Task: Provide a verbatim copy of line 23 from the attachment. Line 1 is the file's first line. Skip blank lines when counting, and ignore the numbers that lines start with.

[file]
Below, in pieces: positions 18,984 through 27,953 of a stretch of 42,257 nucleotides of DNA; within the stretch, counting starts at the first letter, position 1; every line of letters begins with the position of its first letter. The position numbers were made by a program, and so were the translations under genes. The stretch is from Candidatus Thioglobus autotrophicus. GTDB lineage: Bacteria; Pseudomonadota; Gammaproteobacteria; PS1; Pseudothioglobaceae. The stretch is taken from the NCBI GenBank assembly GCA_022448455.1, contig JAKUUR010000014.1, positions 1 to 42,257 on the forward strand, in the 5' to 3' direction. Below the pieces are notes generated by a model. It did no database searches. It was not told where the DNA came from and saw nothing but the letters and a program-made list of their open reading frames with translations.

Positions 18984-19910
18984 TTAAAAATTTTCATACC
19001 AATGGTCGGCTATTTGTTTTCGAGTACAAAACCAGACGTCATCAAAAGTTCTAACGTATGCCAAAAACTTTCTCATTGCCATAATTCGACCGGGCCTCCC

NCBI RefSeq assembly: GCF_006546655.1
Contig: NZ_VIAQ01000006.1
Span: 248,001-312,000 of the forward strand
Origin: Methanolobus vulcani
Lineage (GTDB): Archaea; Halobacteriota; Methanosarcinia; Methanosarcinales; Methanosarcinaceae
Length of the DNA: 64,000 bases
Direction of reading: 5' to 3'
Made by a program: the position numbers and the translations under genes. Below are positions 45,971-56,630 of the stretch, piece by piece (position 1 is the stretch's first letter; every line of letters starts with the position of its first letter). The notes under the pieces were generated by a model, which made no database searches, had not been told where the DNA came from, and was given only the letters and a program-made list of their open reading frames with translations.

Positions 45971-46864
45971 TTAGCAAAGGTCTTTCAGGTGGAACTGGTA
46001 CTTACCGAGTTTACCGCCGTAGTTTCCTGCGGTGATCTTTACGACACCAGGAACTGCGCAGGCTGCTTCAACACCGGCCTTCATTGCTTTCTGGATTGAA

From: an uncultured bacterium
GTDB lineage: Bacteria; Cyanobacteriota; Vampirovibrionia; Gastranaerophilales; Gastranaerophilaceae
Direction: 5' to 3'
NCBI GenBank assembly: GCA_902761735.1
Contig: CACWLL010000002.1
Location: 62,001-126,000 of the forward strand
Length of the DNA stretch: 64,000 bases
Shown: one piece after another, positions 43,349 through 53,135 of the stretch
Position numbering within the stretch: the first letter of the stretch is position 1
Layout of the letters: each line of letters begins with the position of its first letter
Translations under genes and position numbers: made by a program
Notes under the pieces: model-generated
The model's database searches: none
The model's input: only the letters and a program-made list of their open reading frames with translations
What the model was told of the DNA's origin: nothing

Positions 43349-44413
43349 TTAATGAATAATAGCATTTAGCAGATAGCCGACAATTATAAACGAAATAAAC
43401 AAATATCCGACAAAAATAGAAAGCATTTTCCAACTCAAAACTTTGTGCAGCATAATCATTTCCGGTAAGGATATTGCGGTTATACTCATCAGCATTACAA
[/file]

Shown: one piece after another, positions 43,349 through 53,135 of the stretch